Skip to main content

Seagrass monitoring a success 17 years on


The story of Townsville’s seagrass has been one of boom and bust over the last two decades, as meadows have been hit by floods, cyclones, and heatwaves — only to recover and regain resilience in the years between. 

How do we know? It’s thanks to the many people who fly helicopters, dive, snorkel, and pilot drones and underwater cameras to track the changing condition of our many seagrass meadows.

For 17 years our partners Port of Townsville and JCU TropWATER have collaborated to monitor the health of seagrass in our Cleveland Bay and Magnetic Island/Yunbenun. A Long-term Seagrass Monitoring Program (LTSMP) was established in 2007 and sees specialists assess more than 1,000 sites across up to 25,000 hectares of seagrass meadows in our local area.

Monitoring answers fundamental questions about seagrass condition: Is seagrass present? What is the spatial footprint of the meadow? How dense is the seagrass? What species define the meadow?

Health or condition indicators are graded against long-term baseline conditions, and the community of Townsville and operators in the Bay can track the health of these keystone plants.

Why seagrass is on everyone’s lips

“The Great Barrier Reef is considered a global hotspot for seagrass,” says our Technical Officer, Adam Shand. “There are 11 species found in the Townsville area and in total, seagrasses cover even more of the GBR than corals.”

Globally, seagrasses are celebrated as the ‘secret agents’, and ‘hidden guardians’ of coastal waters. They absorb almost 18% of the world’s oceanic carbon, provide nourishment and protection for a myriad of species, help reduce water pollution, and stabilise the seafloor.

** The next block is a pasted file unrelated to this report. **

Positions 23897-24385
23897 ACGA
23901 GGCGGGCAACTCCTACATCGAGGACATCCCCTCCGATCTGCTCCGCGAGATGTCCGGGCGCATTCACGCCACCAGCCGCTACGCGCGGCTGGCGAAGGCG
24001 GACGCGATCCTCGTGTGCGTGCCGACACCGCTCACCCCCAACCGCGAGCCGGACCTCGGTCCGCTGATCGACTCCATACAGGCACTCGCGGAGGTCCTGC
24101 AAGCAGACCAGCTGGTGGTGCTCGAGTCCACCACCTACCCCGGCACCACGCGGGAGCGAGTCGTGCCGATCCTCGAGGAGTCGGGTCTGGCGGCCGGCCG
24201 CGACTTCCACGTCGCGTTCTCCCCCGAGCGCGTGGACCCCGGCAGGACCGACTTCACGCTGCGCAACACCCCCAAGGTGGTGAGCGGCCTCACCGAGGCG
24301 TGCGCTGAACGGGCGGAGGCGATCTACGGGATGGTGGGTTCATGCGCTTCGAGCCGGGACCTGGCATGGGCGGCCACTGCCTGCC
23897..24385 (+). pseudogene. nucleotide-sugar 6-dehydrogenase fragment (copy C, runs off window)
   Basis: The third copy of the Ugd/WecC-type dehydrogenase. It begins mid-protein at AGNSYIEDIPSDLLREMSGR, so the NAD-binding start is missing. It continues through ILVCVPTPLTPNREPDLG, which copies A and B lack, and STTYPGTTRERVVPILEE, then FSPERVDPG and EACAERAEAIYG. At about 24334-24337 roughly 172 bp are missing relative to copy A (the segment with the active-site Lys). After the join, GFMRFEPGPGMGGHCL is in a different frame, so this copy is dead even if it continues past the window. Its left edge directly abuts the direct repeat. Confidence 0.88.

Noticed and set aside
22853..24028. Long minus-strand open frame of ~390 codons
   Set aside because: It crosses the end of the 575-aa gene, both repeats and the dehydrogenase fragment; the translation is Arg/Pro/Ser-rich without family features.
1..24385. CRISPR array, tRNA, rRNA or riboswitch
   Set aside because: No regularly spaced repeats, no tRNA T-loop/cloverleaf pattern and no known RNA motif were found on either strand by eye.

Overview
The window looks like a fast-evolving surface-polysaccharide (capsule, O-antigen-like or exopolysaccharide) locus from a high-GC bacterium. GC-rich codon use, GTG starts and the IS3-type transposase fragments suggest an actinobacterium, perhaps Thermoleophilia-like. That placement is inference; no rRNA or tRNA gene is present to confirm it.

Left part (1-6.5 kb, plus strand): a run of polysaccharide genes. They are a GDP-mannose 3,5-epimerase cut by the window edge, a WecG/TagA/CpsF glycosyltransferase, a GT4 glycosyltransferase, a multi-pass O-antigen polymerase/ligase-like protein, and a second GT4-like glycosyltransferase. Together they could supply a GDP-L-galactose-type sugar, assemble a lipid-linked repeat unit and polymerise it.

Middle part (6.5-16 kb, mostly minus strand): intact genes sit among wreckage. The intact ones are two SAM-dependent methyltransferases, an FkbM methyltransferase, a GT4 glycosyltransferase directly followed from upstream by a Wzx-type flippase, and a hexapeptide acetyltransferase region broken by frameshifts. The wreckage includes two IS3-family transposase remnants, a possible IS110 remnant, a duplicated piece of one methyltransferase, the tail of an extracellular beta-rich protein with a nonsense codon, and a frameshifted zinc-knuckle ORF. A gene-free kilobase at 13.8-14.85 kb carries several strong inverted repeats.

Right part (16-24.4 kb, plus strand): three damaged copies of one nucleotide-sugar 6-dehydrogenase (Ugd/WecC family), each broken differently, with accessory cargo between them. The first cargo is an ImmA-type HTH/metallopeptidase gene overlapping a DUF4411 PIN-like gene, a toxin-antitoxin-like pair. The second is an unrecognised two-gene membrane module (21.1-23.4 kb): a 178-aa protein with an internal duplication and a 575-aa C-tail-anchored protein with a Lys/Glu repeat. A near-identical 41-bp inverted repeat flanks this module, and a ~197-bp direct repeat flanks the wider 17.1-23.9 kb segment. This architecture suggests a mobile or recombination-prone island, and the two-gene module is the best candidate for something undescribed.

Dugong feeding trails leave evidence of snacking off The Strand. An adult dugong eats up to 30 kg of seagrass a day!

So important are seagrasses, the UN even holds a global World Seagrass Day on 1 March, raising awareness that seagrasses have been declining globally since the 1930s. Affected by coastal development, pollution, climate change, dredging, and unregulated fishing and boating activities — seagrasses are a sensitive lot — making Cleveland Bay’s ‘good’ health grades of recent years cause for celebration.

Elsewhere along the Great Barrier Reef, seagrass restoration projects seek to revegetate meadows that have experienced long-term decline, and large-scale citizen science projects are seeing locals get stuck into replanting seedlings, often by hand.

Townsville’s tumultuous seasons

Due to the delicate nature of seagrasses, their condition scores can fluctuate every year.

Data collected through the collaborative monitoring program showed our local meadows took a significant hit in 2011 from Tropical Cyclone Yasi and other factors, but the 2023 Townsville Dry Tropics Waterways Report Card, which reports on data collected in 2021-2022, saw the seagrass receive ‘Good’ grades. Analysis of the following year’s monitoring program, as well as the impact of 2024’s TC Cyclone Kirrily, will be available in coming months.

“Climate conditions are outside of our control, but there are many more factors that we can influence for the wellbeing of our seagrasses,” says our Executive Officer, Kara-Mae Coulter-Atkins.

“Improving the water quality coming from our rivers and land runoff is a great place to start, and our Townsville Waterways Report Card points to the places we need to be targeting to see this achieved.”

The next update on Cleveland Bay’s seagrasses will be shared in the 2024 Waterways Report Card, due to be released mid-this year.

Until then, be sure to wave to the JCU TropWATER helicopters as they monitor the seagrass off Townsville through the year — important work done by good people.

Learn more about the state of Cleveland Bay’s seagrasses in our Guardians of the Bay StoryMap, in the Habitat Insights from our 2023 Waterways Report Card, and on the Port of Townsville’s Monitoring in Cleveland Bay resources.